Saturday, July 14, 2007

The BBC, the Queen & God and his wife

As everybody knows 218 years ago a few French stormed the Bastille because they were sick to death of their king and wanted to get what they deserved.15 years later they got an emperor.
For sure a grand reason for a national holiday.
I could go on and on to praise the French, but topicality has priority. Let’s therefore speak about the BBC, the Queen, God and his wife.
Ten million readers of the braking news I posted July 12th – whilst in Ulster Orangemen were celebrating their (sic) victory in a battle which took place 99 years and two days before the French started their (sic) Revolution, the latter of which is another term for replacing a king by an emperor – have asked, why the BBC somehow gave away the greatest story for the past 2020 or even 10.000 years, by mentioning it in a subordinate clause.
I confess I had no idea. This afternoon, though, I had just finished mowing the meadow, and relaxed by supporting the fight against terror (not my definition for smoking, but my former Chancellor’s of the Exchequer), when my closest friend entered the peaceful scenery.

And this was the dialogue designing itself intelligently.

- Sean. ... Heureka!
- What did you find out, Tetrapilotomos?
- Well, actually it is unfortunately not me who deserves the laurel wreath, but my source. And, of course, I should never write about.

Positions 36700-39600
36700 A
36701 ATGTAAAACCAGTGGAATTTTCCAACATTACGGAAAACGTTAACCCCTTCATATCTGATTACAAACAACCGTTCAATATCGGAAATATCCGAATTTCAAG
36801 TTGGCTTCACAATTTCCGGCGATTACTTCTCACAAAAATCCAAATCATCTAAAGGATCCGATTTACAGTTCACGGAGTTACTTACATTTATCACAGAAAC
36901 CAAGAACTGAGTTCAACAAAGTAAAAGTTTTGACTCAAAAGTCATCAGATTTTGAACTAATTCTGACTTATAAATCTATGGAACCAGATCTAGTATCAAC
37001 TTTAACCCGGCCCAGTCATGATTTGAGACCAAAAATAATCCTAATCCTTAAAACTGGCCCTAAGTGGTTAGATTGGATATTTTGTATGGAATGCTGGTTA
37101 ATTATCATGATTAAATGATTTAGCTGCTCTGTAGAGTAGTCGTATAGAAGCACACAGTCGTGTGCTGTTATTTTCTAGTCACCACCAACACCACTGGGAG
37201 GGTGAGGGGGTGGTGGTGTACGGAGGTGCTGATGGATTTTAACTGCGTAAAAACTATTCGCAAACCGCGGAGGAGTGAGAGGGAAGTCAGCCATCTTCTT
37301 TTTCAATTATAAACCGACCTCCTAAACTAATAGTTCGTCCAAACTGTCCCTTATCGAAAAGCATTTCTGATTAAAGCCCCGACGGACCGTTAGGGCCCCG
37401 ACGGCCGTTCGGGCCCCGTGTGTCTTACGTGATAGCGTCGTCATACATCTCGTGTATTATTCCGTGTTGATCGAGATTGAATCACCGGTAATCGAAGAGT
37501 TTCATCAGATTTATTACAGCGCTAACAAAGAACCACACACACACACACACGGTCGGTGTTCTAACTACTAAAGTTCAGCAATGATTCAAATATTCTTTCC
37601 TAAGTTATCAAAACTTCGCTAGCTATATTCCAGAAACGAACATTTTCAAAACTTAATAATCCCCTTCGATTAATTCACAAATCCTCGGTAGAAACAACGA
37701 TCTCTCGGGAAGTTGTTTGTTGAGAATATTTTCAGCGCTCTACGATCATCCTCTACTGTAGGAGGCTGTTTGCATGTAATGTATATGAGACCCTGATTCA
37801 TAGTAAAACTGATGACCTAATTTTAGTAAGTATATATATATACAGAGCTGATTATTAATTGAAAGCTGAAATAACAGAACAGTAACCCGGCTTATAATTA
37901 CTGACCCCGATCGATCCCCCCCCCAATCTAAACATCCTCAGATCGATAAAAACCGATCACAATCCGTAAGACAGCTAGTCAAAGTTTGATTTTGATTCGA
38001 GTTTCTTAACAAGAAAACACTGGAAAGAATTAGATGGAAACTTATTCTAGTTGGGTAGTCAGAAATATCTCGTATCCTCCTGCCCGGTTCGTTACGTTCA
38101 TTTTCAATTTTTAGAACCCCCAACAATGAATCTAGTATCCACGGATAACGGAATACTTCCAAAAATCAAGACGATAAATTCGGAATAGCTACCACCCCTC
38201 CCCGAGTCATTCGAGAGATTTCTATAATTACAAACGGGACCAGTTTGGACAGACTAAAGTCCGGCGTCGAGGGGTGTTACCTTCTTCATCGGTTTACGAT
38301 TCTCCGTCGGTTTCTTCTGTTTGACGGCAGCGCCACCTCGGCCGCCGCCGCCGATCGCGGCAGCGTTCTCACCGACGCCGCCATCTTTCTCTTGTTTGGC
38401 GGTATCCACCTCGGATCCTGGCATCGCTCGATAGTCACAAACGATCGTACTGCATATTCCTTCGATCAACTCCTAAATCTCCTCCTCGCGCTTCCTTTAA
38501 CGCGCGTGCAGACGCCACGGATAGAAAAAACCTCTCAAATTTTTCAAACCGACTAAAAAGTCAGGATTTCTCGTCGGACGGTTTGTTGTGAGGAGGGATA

- Your source?
- Absolutely honest, trustworthy and of an august lineage.
- Hear ye! And this middle of July.
- I shall ignore your attempt to mock me. To cut it short, let’s start this way: You watched Her Majesty in this so-called trailer, in which the BBC allegedly mixed end and beginning?
- Hm.
- Guess, why she was in such a hurry.
- They made a big fuss of it. Meanwhile everyone knows that ...
- Ha. Everybody thinks he knows. You know I am far from taking any conspiracy theory ...
- Tetrapilotomos, what is what your source found out!
- Patience, Sean, is a tree the roots of which taste bitter, but ...
- Did you ever read “With Burning Patience”?
- Sk├írmeta’s homage to Neruda, who would not know? By the way, July 12th was Neruda’s 103rd birthday.
- Yes, yes, and Thoreau’s 190th. And July 8th everybody celebrated the 185th anniversary of Shelley’s dead, ...
- Celebrated?
- Tetrapilotomos!
- Be it, no poetry! Primitive prosa to extinguish your burning patience,
1.: Intelligent designed primate confirms he received foregiveness by God and his wife.
2.: Her Majesty immediately measuring the dimension intervenes.

HM: You must not write this. Imagine the Redeemer knocking at Vatican’s doors, saying “It’s me, Jesus!” - Benedict would order to take this deranged brother of the Lord to the loony bin.
BBC: But if we don’t write others will do. What will people say? Everybody knows we are simply the best!? But in such a ...
HM: All right gentleman. We allow you to hide the message by using ambiguous syntax.
BBC: Majesty, you are the Queen, but we do never use ambiguous syntax.
HM: Quod licet Iovi non licet bovi. And now arrange a date: Carpe diem.
And so – according to the motto “If you can’t beat them confuse them”, 3. the time-all conspiracy was set rolling.
They did not even stop from quoting the intelligent designed primate wrongly in the third but last paragraph, by now untruly and misleadingly writing my instead of his.

At this point I was completely confused and therefore asked: But why?

- Well, BBC readers would not notice the hidden sensation; at the most they would smile, shrug their shoulders and think it’s due to ambiguous syntax. Her majesty, though, knew better. And that’s why one could see her in damn a hurry in this trailer.
She was to give an audience ten minutes later - to God and his wife.

The Peace of the Night!

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